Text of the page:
On a recent visit to Mission Santa Barbara, I came upon the grave of Sister Vincentia Bermudes. She died on Christmas in 1863 at the age of twenty. The base of her grave was covered with coins and dollars, as was a nearby tree stump. Why?
I was curious.
After a day of hard research, I was left with more questions than answers. Why did people leave coins? Were they hoping she would put in a good word with God on their behalf? Was there some urban legend associated with her grave? I still don’t know. In fact, I might never know.
Though, I did find a few interesting facts about burial customs as I did research on Sister Vincentia Bermudes’ grave.
First, Mission Santa Barbara is haunted. I knew this from my own visits. From cold spots to weird EVPs (electronic voice phenomenon) to feelings of unease, my daughters and I are convinced. If you want to watch someone’s ghost hunting journey here, I have a link for you.
I also learned that coins are typically left on the graves of soldiers. Pennies, nickels, dimes and quarters, the coins signify a fellow soldier’s connection to their dead friend. A quarter is the most significant offering; it means they were with the soldier when they died. This tradition dates back centuries, possibly to fallen Roman soldiers. Fellow soldiers left coins to pay for their voyage over River Styx.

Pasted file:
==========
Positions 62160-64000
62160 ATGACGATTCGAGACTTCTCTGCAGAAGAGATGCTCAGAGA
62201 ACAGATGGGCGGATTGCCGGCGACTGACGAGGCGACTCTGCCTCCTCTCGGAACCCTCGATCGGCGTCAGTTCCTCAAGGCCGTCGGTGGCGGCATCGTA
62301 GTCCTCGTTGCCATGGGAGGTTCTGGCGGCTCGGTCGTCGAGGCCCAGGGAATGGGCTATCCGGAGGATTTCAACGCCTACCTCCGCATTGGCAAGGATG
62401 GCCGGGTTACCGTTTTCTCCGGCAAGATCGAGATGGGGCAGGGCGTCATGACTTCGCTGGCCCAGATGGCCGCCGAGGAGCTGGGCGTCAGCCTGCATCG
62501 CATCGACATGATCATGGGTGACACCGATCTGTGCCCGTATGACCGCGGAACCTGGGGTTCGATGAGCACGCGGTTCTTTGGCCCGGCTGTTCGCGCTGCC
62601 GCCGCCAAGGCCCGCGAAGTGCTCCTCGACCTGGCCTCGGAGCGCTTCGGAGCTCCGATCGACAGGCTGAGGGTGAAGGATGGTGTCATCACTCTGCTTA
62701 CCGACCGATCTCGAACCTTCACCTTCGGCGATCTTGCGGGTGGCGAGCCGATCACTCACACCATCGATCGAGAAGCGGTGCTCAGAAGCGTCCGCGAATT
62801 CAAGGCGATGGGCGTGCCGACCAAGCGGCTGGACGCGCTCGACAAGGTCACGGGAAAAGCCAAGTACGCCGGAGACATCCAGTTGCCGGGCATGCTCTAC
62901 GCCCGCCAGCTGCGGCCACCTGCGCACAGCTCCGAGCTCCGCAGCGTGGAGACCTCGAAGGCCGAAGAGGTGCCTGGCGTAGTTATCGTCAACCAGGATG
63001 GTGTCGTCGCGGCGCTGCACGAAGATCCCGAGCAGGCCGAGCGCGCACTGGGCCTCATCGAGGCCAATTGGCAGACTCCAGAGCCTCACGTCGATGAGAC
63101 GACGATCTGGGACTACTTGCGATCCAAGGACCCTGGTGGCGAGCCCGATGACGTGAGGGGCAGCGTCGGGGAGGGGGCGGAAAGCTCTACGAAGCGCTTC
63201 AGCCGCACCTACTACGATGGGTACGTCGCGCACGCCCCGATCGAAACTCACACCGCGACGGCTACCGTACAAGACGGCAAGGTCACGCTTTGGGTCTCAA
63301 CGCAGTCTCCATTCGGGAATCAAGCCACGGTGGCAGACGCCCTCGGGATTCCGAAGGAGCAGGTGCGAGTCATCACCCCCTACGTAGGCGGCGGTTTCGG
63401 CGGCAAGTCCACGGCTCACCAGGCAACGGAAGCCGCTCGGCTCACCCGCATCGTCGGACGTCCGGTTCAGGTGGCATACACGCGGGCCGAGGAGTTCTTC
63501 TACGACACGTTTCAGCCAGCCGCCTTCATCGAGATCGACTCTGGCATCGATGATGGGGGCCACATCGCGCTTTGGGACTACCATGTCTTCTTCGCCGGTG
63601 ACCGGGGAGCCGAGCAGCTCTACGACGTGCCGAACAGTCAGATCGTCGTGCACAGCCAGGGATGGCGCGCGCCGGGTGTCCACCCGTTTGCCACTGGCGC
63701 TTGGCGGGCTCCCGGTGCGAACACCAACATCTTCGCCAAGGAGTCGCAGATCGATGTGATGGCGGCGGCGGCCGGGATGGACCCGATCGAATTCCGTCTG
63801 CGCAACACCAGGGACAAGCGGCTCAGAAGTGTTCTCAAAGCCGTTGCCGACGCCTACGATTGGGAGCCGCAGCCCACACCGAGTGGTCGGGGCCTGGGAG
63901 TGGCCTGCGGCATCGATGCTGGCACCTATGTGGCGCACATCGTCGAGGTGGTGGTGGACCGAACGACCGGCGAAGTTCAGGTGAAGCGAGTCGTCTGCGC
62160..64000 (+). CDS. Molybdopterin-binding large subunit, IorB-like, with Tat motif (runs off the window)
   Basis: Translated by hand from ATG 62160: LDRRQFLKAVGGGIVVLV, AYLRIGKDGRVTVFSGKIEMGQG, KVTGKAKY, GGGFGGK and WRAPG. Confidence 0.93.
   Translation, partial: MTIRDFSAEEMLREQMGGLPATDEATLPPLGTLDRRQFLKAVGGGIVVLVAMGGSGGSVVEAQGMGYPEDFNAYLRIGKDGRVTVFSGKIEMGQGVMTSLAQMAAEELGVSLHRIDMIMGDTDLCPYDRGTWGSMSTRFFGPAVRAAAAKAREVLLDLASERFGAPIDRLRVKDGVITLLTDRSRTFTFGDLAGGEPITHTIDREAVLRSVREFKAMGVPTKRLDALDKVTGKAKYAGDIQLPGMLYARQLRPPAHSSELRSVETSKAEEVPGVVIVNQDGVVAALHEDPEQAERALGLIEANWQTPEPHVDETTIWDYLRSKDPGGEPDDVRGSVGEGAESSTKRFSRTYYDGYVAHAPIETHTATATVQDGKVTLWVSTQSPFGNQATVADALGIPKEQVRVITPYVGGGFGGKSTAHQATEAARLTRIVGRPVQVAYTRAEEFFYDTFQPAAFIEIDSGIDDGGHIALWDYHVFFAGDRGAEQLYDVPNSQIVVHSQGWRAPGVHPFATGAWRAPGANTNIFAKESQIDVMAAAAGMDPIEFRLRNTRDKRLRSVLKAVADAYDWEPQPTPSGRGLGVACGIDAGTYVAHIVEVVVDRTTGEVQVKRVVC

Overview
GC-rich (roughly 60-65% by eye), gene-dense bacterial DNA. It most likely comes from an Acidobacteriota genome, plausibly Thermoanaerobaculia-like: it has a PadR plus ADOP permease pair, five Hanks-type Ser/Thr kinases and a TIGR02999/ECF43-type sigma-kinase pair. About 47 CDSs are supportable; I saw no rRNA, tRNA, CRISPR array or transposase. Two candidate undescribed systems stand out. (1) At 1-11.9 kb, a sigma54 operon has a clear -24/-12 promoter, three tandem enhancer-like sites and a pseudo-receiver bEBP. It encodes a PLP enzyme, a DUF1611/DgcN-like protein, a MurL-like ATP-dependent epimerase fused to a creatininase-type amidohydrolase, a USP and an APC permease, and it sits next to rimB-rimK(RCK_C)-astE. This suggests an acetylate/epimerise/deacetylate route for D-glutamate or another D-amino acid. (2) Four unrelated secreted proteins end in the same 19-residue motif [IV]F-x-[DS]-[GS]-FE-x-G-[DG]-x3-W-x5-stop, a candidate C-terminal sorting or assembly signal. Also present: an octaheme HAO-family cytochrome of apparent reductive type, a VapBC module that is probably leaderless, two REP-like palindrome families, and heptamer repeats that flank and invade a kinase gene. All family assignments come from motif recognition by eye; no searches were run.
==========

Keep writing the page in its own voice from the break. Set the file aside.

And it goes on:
I wish I could tell you the story of Sister Vincentia Bermudes; how she lived and died, but I came up empty. I hope the sentiment etched into her gravestone has come to fruition; “May she rest in Peace(sic).”
Nothing draws me to a cemetery like dark rumors and two of them persist about graves at Bayview Cemetery in Bellingham, Washington. On my recent cemetery walk, I found the two rumor-riddled resting places I was seeking and much more.
The statue of ‘Angel Eyes’ is simple to find. The locals allege that she cries real tears. I visited her mid-day and found the carving to be beautiful and found it curious that black tracks seemed to start at her tear ducts and run down her face. They were mostly likely due to our nasty Pacific Northwest weather.
Then, though it took me longer to find, I discovered the ‘Deathbed’ grave. Set within a carpet of fall leaves, it seemed to lovely a spot to cause the death of anyone. Here’s the story. According to locals, if you lie above the grave and say the name on the grave three times, you will die in three days. I didn’t lie on the grave. That felt disrespectful. But, I did get goosebumps when I came close.